What happened

Shares of Walgreen Boots Alliance, Inc. (NASDAQ:WBA) have lost 13% through the first half of the year, according to data from S&P Global Market Intelligence, as the world's largest pharmacy chain faced a rising threat from Amazon.com (NASDAQ:AMZN), which has been rumored to be looking for ways to penetrate the healthcare industry for much of the year.

In fact, Walgreen's slide this year was primarily the result of two separate Amazon-prompted sell-offs. The first came at the end of January, when Amazon said it would team up with Berkshire Hathaway and JPMorgan Chase to start their own health insurance company, and later at the end of June, when Amazon said it would acquire online prescription filler PillPack for $1 billion. 

The inside of a Walgreen store

Image source: Walgreen.

As the chart below shows, without those two events, Walgreen shares could very well be up so far this year. 

WBA Chart

WBA data by YCharts.

So what

Walgreen overcame a weak first-quarter earnings report in the beginning of January, as sales and gross margin disappointed, to post solid gains through most of the first month of the year. However, the stock began to slide once news broke of Amazon's foray into healthcare. No other company is seen as a disruptive force like Amazon, and the trio of giant companies declared healthcare ripe for disruption as Warren Buffett called health insurance a hungry tapeworm.

The stock gave up 12% over the course of the week after that announcement and popped briefly after a solid second-quarter earnings report in March before sliding again. Then, after trading mostly sideways for several months, it gained toward the end of June on news that it would be added to the Dow Jones Industrial Average before plunging when Amazon acquired PillPack, losing 10% on June 28 as the move made Amazon a direct competitor.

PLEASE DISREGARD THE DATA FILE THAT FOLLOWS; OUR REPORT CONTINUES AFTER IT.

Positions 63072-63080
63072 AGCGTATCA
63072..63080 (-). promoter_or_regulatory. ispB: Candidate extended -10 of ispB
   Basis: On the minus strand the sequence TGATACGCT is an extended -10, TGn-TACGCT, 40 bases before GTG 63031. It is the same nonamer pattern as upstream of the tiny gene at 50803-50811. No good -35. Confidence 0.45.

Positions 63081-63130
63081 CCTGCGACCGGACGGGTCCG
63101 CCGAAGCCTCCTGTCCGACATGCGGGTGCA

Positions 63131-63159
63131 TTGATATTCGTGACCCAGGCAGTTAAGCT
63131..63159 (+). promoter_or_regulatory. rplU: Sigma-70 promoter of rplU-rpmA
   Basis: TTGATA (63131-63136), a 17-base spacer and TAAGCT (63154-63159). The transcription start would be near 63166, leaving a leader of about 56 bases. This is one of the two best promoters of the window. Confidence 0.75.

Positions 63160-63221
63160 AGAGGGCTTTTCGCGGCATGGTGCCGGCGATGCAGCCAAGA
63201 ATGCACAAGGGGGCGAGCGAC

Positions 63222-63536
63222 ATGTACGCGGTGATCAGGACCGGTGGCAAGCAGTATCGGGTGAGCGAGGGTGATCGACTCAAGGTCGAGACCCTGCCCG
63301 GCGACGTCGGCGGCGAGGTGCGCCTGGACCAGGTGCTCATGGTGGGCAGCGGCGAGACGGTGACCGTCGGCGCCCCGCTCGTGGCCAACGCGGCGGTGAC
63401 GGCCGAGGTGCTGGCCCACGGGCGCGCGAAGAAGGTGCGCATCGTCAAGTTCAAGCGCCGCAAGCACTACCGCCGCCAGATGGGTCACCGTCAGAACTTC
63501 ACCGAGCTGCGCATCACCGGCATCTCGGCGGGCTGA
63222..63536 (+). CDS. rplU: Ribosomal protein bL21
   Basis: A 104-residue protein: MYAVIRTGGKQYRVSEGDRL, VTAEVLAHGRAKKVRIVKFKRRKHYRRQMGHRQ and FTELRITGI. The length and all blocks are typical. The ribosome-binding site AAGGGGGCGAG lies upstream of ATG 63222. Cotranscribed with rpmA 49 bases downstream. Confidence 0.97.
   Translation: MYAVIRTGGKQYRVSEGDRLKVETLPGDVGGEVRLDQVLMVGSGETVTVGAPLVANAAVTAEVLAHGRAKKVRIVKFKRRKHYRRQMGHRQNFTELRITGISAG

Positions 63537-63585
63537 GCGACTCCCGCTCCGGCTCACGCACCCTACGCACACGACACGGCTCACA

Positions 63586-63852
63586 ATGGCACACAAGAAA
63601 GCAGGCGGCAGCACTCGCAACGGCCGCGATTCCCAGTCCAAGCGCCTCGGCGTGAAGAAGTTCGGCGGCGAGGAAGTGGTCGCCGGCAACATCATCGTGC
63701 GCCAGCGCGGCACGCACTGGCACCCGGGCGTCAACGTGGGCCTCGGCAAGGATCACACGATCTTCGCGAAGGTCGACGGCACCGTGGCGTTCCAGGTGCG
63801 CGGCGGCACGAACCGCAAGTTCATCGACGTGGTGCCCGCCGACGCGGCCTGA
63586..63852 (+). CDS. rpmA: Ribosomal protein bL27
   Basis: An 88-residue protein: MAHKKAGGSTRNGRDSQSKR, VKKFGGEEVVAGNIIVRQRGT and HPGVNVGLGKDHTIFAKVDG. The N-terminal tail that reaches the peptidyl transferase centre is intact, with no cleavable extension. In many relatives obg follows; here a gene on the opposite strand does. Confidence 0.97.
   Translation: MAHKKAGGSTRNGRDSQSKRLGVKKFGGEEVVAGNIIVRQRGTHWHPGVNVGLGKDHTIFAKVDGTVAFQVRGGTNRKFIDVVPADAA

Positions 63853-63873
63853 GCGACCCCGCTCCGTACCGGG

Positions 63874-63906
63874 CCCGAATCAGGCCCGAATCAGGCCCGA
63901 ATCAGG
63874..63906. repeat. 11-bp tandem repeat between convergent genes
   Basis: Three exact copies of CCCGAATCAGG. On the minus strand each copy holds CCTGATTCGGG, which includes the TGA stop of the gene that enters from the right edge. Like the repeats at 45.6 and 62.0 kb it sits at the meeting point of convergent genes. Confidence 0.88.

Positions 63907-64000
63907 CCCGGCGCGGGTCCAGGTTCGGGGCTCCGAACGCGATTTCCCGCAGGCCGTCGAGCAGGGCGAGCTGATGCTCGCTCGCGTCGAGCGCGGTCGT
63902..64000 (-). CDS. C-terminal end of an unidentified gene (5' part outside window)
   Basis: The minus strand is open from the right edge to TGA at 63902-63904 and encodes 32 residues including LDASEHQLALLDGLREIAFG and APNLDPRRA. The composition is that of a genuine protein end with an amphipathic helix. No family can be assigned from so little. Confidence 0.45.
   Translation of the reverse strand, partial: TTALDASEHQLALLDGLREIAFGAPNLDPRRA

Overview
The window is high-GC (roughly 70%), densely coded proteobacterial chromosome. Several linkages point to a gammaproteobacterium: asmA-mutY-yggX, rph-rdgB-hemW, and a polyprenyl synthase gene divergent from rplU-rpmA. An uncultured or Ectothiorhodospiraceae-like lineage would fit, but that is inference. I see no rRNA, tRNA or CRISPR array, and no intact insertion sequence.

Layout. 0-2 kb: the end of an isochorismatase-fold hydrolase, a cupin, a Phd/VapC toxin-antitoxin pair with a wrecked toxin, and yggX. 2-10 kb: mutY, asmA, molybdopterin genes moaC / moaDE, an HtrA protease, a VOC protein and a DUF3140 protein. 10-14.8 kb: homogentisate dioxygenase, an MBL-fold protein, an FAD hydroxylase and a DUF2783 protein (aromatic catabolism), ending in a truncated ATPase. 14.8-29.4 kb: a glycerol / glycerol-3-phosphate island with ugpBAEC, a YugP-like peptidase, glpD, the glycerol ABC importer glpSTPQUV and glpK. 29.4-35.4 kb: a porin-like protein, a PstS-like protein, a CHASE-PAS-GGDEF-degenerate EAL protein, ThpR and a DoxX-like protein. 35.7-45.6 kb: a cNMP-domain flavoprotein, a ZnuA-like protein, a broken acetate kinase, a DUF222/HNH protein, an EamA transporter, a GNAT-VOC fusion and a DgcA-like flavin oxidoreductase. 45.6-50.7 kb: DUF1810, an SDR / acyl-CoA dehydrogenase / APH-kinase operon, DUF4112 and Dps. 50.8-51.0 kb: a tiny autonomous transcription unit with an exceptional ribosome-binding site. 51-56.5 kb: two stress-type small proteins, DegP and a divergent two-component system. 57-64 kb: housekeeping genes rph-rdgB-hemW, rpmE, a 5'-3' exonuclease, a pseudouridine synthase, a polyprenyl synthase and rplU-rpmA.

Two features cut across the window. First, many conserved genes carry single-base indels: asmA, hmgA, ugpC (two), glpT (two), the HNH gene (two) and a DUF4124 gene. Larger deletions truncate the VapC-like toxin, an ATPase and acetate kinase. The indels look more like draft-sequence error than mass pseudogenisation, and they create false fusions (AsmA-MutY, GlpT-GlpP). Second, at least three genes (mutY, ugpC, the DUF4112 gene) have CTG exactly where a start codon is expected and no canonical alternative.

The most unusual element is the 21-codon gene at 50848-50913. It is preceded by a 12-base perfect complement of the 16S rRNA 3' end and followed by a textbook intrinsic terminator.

Now what 

Walgreen's slide this year has come despite strong earnings growth, prompting some to argue that the stock offers significant value today. In fact, the company announced a $10 billion share buyback program at the end of June, indicating that management believes the stock to be undervalued as it trades at a P/E of less than 11 based on this year's projected earnings. Throw in a dividend yield of nearly 3%, and investors may be making a mistake for punishing a healthy Walgreen's simply because of the Amazon threats. Grocery stocks mostly recovered after Amazon took over Whole Foods, and Walgreen and its peers could do the same as they adapt and the market's concerns subside.

John Mackey, CEO of Whole Foods Market, an Amazon subsidiary, is a member of The Motley Fool's board of directors. Jeremy Bowman has no position in any of the stocks mentioned. The Motley Fool owns shares of and recommends Amazon. The Motley Fool recommends Berkshire Hathaway (B shares). The Motley Fool has a disclosure policy.